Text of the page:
The present San Bernardino Fire Department was founded on October 3, 1878, when members of the old company met at the Pine's Hotel and formed a volunteer company.  It was funded by the sale of property and equipment from the previous Fire Company that existed from 1865 to 1871.

Membership certificates like this one for E. H. Passmore were issued  to everyone in the organization.

Fire apparatus consisted of a 246 Piano Engine (a hand pumper) capable of supplying two hose streams and a hose cart, Pioneer #1 (located in the Museum, along with Pioneer #2 hose cart).

Click here to view a photo history of the San Bernardino Fire Department.


October 25, 1968 - Santa Fe Superintendent's Car

1965 Photograph of Santa Fe Superintendent's Car No. 406 parked just East of the Depot in San Bernardino.

Santa Fe No. 406 was a steel Superintendent's Car manufactured by Pullman in 1926.

It was 52 feet long and equipped with four-wheel trucks and 37 inch Santa Fe standard rolled steel wheels. The nine foot wheel base insured an easy riding car.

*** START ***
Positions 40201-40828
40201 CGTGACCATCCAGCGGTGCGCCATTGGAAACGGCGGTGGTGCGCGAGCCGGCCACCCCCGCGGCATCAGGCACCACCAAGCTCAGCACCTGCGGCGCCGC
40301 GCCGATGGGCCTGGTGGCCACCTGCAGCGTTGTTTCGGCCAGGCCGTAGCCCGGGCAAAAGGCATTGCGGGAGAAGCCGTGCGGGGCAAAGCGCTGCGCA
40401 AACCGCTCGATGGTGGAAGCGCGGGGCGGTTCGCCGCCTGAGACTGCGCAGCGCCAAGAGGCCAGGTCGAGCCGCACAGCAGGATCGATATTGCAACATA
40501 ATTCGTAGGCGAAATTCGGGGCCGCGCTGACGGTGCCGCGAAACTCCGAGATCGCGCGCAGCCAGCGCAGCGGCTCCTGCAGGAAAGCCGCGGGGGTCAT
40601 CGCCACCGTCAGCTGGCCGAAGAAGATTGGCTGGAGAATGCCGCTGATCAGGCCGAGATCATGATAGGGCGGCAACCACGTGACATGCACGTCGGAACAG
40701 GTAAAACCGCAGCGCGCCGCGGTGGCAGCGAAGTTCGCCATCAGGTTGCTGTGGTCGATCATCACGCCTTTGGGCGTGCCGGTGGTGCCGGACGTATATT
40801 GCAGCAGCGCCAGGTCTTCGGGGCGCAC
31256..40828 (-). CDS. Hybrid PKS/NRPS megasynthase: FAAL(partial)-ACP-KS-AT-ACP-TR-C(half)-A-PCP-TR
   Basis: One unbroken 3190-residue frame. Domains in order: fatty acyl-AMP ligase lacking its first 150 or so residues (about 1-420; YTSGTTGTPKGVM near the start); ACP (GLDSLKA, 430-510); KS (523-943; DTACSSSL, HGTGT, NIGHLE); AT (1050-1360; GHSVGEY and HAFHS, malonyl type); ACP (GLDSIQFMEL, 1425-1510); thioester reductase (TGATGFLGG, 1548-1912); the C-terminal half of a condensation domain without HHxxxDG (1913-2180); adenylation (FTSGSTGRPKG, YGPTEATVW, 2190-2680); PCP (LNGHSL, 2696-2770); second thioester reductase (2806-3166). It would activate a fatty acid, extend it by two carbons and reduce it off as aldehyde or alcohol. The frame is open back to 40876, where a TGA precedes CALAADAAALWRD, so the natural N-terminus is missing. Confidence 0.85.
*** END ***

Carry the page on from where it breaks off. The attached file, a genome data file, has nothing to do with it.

Car 406 was assigned to Santa Fe's Middle Division in the 1950s.

In 1959 its Waukesha air conditioning system was replaced with window air conditioners, about the time it was moved to San Bernardino and assigned to A. K. Johnson, Superintendent of Santa Fe's Los Angeles Division.

The Los Angeles Divsion headquarters was located on the second floor of San Bernardino's Depot and Superintendent Johnson used Car 406 as a mobile office.

By 1964, No. 406 had been modernized with roller bearings, solid steel platform railing & shadow-lined paint.

No. 406 remained in San Bernardino until it was sold to the Texas Tank Car Works on October 25, 1968.

With Car 406 parked near the Depot, we can catch a glimpse of one of the Santa Fe Shops across the tracks.


October 26, 1992 - Metrolink Begins

Shown above is a Metrolink Hyundai-Rotem Train Car             Metrolink Begins Operation

On Tuesday, October 26, 1992 the first Metrolink trains began simultaneous operation serving the counties of Ventura, Los Angeles & San Bernardino:

*   Ventura Line: Moorpark to L. A. Union Station

*  Santa Clarita Line: Santa Clarita to L. A. Union Station

*  San Bernardino Line: Pomona to L. A. Union Station